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Interest Not Deductible on Bare Trustee's Refinancing Plan - by Raphael Barchichat 

Canadian Tax Adviser

 

September 18, 2012

 

Raphael Barchichat
Montreal, International Corporate Tax

 

In a recent technical interpretation, the CRA comments on the deductibility of interest from income earned from real estate held by a bare trustee. The CRA states that the corporate shareholders of the bare trustee cannot use funds from a new bank loan to "return capital to" or "repay loans from" themselves, likely making interest expense paid on that new loan non-deductible for tax purposes.

Facts
A Canadian corporation (Bare Trustee) was formed to own a rental property (Property) situated in Ontario as a bare trustee. All of Bare Trustee's shareholders are Ontario companies (ON1 and ON2) for income tax purposes.

 

Bare Trustee financed its purchase of Property with a mortgage from a financial institution (Bank1) and $1 million in funds provided by ON1 and ON2.

 

While Bare Trustee is the registered owner of Property, ON1 and ON2 report the rental income and expenses (including the interest paid on the mortgage) generated from Property for income tax purposes.

 

Property's fair market value has increased so that ON1 and ON2 can borrow an additional $300,000 loan (New Loan) from a bank (Bank2).

 

Issue
The CRA was asked to comment on whether ON1 and ON2 could deduct interest paid on New Loan for tax purposes, if the funds were used to return capital to or repay loans from ON1 and ON2.

 

Legislative background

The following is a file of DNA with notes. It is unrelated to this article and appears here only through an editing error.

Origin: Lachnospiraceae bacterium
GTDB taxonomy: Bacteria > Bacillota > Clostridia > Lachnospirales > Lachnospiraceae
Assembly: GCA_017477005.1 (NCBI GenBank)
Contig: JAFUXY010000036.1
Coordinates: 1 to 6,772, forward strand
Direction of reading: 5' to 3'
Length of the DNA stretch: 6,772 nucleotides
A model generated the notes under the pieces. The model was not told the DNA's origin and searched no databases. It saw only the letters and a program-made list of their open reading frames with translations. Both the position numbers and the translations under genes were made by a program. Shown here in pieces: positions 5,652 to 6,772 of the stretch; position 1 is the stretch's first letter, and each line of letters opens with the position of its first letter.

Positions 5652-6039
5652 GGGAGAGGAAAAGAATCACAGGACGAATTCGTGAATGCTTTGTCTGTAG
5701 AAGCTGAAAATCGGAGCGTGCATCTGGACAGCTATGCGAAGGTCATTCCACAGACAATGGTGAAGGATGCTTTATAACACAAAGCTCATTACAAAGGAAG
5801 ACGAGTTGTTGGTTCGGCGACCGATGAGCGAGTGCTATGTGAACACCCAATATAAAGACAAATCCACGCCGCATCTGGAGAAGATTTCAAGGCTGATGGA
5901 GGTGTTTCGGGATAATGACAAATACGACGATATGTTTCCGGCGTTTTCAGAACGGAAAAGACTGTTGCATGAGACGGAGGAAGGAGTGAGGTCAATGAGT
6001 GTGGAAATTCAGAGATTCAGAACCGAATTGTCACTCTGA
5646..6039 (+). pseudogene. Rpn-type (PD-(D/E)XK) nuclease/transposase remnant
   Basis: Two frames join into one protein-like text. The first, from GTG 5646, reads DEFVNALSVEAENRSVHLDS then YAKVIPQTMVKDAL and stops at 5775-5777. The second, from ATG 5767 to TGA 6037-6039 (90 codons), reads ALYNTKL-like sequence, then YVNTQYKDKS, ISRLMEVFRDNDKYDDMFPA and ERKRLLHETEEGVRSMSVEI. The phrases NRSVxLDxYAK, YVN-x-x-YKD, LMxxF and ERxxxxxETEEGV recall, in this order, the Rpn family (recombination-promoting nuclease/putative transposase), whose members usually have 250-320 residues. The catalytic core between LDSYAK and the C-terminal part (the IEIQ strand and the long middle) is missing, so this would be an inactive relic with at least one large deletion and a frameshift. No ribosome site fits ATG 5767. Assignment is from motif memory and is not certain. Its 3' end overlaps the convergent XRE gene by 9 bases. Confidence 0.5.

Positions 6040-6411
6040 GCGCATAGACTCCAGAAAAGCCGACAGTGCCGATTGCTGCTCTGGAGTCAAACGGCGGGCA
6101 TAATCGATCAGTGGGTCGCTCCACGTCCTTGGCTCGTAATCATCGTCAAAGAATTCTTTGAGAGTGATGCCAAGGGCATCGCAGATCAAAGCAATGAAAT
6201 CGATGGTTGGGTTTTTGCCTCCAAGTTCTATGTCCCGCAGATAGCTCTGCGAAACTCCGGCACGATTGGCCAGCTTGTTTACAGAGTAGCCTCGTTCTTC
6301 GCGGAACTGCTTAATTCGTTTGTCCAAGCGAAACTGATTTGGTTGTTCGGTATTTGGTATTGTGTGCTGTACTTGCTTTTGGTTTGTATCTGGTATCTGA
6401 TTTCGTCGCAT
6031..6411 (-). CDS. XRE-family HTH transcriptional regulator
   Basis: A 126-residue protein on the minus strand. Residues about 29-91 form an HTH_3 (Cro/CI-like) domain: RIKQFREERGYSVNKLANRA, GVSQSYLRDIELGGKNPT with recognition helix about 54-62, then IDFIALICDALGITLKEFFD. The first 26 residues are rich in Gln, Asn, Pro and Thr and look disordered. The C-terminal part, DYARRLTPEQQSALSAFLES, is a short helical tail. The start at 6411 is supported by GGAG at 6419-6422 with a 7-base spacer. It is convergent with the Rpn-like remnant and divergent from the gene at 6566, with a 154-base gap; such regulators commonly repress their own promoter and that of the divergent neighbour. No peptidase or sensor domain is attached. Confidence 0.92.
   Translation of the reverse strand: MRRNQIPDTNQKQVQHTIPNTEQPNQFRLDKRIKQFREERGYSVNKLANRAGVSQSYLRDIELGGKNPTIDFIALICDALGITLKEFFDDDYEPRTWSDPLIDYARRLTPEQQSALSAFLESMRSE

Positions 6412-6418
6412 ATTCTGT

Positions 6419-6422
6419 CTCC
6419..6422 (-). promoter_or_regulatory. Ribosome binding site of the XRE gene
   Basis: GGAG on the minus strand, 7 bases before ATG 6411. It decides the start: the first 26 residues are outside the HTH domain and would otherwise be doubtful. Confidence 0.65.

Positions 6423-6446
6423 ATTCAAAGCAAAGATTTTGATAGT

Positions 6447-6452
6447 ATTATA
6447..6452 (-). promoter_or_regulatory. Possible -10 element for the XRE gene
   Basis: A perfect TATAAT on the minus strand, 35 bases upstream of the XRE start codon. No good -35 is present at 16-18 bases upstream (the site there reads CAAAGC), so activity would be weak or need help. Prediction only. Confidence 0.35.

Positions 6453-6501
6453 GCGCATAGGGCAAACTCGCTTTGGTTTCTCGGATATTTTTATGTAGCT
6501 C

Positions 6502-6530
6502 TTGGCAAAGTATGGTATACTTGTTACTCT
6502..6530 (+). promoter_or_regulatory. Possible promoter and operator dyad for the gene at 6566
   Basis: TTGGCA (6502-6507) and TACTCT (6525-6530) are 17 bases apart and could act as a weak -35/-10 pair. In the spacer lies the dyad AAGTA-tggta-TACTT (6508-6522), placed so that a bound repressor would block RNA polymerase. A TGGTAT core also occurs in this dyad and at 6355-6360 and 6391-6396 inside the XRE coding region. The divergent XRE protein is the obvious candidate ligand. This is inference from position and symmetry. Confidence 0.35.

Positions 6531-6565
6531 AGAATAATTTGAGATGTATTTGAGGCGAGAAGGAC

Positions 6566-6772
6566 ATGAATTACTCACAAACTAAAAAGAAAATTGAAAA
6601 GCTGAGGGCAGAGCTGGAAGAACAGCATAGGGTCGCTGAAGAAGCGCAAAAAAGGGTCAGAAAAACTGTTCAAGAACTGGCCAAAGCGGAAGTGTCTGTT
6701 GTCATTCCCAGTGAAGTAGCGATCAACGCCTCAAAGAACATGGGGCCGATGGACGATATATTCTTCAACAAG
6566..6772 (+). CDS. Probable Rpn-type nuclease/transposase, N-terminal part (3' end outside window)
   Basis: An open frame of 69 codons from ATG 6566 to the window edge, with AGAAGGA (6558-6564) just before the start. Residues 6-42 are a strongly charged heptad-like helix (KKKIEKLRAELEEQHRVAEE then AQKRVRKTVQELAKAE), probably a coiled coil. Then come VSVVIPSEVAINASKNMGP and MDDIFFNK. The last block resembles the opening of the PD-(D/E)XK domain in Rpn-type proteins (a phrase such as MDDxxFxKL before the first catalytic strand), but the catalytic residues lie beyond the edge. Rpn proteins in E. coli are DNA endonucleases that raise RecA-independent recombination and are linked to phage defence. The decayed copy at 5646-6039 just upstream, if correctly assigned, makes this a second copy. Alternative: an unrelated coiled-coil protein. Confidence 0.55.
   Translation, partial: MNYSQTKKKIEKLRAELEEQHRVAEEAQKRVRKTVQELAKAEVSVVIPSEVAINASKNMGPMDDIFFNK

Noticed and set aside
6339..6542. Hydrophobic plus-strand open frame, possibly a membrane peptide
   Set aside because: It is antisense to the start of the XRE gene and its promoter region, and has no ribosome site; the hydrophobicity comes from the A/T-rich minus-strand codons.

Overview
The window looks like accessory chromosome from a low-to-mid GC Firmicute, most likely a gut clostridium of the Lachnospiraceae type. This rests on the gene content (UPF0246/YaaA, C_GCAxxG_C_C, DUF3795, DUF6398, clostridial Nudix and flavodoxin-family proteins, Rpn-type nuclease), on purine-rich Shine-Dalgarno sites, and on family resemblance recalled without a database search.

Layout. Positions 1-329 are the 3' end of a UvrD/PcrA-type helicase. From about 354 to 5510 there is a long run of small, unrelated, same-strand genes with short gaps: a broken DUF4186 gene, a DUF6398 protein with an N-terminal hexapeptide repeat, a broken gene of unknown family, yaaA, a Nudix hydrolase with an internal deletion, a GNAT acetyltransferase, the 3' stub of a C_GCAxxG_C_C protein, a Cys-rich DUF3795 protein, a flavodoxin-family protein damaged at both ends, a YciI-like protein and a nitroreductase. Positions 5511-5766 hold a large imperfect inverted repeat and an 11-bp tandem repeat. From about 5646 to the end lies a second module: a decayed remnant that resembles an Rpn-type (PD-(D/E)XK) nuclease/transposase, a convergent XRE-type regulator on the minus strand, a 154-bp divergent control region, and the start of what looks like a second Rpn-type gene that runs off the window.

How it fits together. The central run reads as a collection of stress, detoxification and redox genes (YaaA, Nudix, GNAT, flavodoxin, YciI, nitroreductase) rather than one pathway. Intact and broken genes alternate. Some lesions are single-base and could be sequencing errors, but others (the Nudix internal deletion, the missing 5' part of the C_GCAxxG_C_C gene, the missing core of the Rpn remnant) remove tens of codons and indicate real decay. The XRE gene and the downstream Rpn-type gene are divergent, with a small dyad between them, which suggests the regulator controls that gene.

A taxpayer can deduct interest paid or payable in the year on borrowed money used to earn income from a business or property, under paragraph 20(1)(c) of the Act. "Borrowed money" is generally interpreted to require a relationship between a lender and a borrower, as noted in paragraph 8 of interpretation bulletin IT-533, "Interest Deductibility and Related Issues".

 

Generally, the CRA considers the direct use of borrowed money when determining whether its related interest is deductible. However, interest paid on a loan taken out to redeem shares or return capital can be an exception to the direct use of borrowed money test, as discussed in paragraph 23 of IT-533. In this case, often referred to as the "fill-the-hole" concept, the borrowed money must replace capital that was used for purposes that would have qualified for interest deductibility had the capital been borrowed money.

 

Subsection 20(3) of the Act provides, in general terms, that where a taxpayer uses borrowed money to repay previously borrowed money, the new borrowed money is considered to be used for the same purpose as the originally borrowed money.

 

CRA comments
The CRA noted that it appears that ON1 and ON2 are currently deducting the interest on the mortgage because their view is that they are earning income from the funds used to acquire Property.

 

The CRA stated that, to the extent that ON1 and ON2 can currently deduct the interest on the mortgage, if the funds from New Loan were used to repay a portion of the mortgage, interest paid on New Loan would be deductible as long as Property continued to be held for the purpose of earning income from a business or property under subsection 20(3).

 

However, if the funds from New Loan were used for another purpose, the CRA said that the related interest would be deductible only to the extent that ON1 and ON2's use of the funds met the requirements of paragraph 20(1)(c). In the CRA's view, ON1 and ON2's direct use of the New Loan funds could not be to "return capital to" or "repay loans from" the Bare Trustee shareholders because they could not "return capital to" or "repay loans from" themselves.

 

For more information, contact your KPMG adviser.

 

 

 

 

Information is current to September 18, 2012. The information contained in this publication is of a general nature and is not intended to address the circumstances of any particular individual or entity. Although we endeavour to provide accurate and timely information, there can be no guarantee that such information is accurate as of the date it is received or that it will continue to be accurate in the future. No one should act upon such information without appropriate professional advice after a thorough examination of the particular situation. For more information, contact KPMG’s National Tax Centre at 416.777.8500.

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